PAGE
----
By Bob Skolnik
Next year, freshmen at Riverside-Brookfield High School who are starting high school behind in reading will be grouped together in a structured program designed to give them intensive instruction and support in an attempt to help them meet college- and career-ready benchmarks by the time they graduate.
Last month, District 208 Board of Education Assistant Principal for Curriculum and Instruction Kylie Lindquist presented the outlines of what school officials are calling the College and Career Readiness Academy.
"Reading is the main [subject] that will drive students into the academy," Lindquist told the school board. "We can really put a program around these students as we support their needs."
Students in the academy will take a structured program taught by a group of teachers who will have a common planning period that will allow them to review student progress and talk about how best to support particular students.
"Our goal is to the limit the number of staff that are working in the freshman academy so that we can a lot of rich conversation and dialogue among the teachers to problem-solve around individual students," said RBHS Principal Kristin Smetana.
Smetana says she expects that about 75 freshmen will be in the academy next year. Students will be chosen based on their performance on the PSAT 8 test that eighth-graders took this fall.
"We're in the process of going through their scores and placing students," Smetana said.
Students scoring low in reading and who do not appear on track to meet benchmarks will be placed in the academy; they will take a reading class in addition to their freshmen English class next fall. Depending on their scores, the reading class will be either 76 minutes long or 50 minutes long.
"Many of them will just have the 50-minute reading [class]," Smetana said.
Currently, all RBHS freshmen with very low reading scores are placed into a 76-minute extended reading class.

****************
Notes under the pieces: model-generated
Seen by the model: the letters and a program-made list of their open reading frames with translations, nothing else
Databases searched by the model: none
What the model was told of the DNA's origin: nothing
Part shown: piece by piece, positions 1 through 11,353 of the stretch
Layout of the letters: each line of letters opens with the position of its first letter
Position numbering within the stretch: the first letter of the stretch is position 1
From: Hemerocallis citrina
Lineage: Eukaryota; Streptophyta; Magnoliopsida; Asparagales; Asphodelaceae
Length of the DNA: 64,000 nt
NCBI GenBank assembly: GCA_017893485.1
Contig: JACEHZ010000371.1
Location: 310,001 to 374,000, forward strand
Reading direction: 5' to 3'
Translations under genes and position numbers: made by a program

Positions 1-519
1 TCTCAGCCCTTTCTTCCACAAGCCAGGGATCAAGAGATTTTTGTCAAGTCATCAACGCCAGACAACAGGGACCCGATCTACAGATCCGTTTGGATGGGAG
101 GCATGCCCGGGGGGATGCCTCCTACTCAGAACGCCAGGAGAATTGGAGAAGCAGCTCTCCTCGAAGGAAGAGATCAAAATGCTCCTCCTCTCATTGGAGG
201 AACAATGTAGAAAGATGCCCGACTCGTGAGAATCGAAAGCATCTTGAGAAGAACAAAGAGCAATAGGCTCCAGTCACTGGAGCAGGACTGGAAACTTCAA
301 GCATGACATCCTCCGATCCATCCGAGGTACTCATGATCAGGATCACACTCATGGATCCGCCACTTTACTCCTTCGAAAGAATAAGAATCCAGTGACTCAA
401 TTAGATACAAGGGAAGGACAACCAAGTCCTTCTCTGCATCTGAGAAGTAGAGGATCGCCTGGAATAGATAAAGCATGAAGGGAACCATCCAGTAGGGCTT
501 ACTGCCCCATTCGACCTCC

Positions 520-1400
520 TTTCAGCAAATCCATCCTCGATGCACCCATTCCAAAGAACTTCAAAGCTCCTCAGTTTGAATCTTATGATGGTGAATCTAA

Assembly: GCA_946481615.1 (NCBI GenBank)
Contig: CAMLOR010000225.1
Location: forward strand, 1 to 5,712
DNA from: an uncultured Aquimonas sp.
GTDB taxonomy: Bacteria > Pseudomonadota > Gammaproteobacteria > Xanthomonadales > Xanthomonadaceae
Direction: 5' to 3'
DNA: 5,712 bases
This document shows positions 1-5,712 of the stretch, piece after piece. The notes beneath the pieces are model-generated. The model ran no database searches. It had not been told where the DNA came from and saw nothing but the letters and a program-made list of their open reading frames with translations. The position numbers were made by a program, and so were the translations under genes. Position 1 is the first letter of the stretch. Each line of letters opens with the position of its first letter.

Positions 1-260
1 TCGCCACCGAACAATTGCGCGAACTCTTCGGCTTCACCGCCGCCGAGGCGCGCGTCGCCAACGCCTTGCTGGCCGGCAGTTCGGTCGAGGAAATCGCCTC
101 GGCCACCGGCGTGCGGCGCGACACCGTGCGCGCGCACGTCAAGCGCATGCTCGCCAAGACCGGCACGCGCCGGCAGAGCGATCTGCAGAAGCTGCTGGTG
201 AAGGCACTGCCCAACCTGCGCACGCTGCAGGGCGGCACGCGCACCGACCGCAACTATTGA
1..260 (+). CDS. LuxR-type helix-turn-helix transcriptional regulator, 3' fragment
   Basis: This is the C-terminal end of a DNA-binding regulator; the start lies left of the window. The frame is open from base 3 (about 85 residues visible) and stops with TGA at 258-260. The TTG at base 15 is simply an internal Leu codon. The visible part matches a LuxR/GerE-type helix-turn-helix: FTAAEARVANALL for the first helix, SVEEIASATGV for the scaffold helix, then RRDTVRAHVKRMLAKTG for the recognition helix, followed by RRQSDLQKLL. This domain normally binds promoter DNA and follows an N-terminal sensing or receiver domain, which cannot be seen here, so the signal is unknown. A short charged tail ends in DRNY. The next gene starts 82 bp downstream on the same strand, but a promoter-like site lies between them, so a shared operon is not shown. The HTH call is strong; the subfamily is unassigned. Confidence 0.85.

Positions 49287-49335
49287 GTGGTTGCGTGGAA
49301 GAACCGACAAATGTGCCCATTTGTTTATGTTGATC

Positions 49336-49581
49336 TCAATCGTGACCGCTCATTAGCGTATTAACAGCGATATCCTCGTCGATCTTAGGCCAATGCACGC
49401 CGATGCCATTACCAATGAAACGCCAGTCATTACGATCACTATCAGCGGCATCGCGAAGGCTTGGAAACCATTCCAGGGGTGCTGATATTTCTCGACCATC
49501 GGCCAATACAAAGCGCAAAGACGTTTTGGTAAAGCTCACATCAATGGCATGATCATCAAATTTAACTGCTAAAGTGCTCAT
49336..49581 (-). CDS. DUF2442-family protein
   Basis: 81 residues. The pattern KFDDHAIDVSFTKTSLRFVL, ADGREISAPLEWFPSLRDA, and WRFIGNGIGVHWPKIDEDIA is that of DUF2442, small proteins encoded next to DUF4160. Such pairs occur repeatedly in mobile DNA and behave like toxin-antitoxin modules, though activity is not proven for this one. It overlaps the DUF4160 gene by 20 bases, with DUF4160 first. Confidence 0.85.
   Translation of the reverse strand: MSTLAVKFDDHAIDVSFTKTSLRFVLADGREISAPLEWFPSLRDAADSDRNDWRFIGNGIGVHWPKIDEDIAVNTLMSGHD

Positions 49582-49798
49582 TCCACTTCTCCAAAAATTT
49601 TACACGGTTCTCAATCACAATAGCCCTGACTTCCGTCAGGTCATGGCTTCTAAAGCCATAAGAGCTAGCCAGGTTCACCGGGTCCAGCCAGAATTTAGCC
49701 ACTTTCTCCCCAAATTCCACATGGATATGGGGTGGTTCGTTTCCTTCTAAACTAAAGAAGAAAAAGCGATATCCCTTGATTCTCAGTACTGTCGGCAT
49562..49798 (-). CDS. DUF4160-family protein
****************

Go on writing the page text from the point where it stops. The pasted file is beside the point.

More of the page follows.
Students in the academy will take earth science instead of biology as freshmen, because the vocabulary in the standard freshmen biology course is considered more advance. The students in the academy will take biology as sophomores. Their biology class is expected to be taught by a RBHS science teacher who has a graduate degree in reading.
A focus on reading will be infused into all of the freshmen academy classes, and reading specialists will work with subject matter teachers to give students extra attention and help.
Depending on their test scores in math, students in the academy will take either extended algebra, a 75-minute version the standard freshman algebra class, or a pre-algebra class. Smetana said that typically only about 10 freshmen take the pre-algebra course.
Students in the academy will also have a half or whole period of academic support to make sure they stay on track. Because of the extended classes and academic support, students in the academy will not typically take a social science class as freshmen and will have the opportunity to take only one elective course as freshmen.
"Right now, many of these students actually have no electives, so that's actually an improvement," Smetana said.
As the students placed in the academy go through RBHS, the plan is keep the targeted program in place for these students but reduce the number of classes in the program by one each year.
"Our intention is to expand this academy as they go through their career at RB," Lindquist told the school board.
Students in the academy will also be exposed to college and career opportunities through field trips and speakers in an attempt to widen their horizons.
All the students in the freshmen academy will be assigned the same counselor and social worker, and one dean will also be assigned to work with students in the academy to emphasize the team approach.
School board members liked what they heard about the academy.
"It's nice to see a plan in place to catch kids before they fail," said school board member Gina Sierra.
Board member Tim Walsh also seemed impressed.
"It seems like a very logical approach," Walsh said.
Smetana said that she isn't too concerned about stigmatizing students who are placed into the academy.
"I think we're excited about being able to create a community among the students and among the teachers to give the students the supports they need and also to be able to expose them to college and careers," Smetana said.
School officials will brief the parents of incoming freshmen about the academy when they meet with incoming freshmen and their parents on Future Bulldog Night on Jan. 17.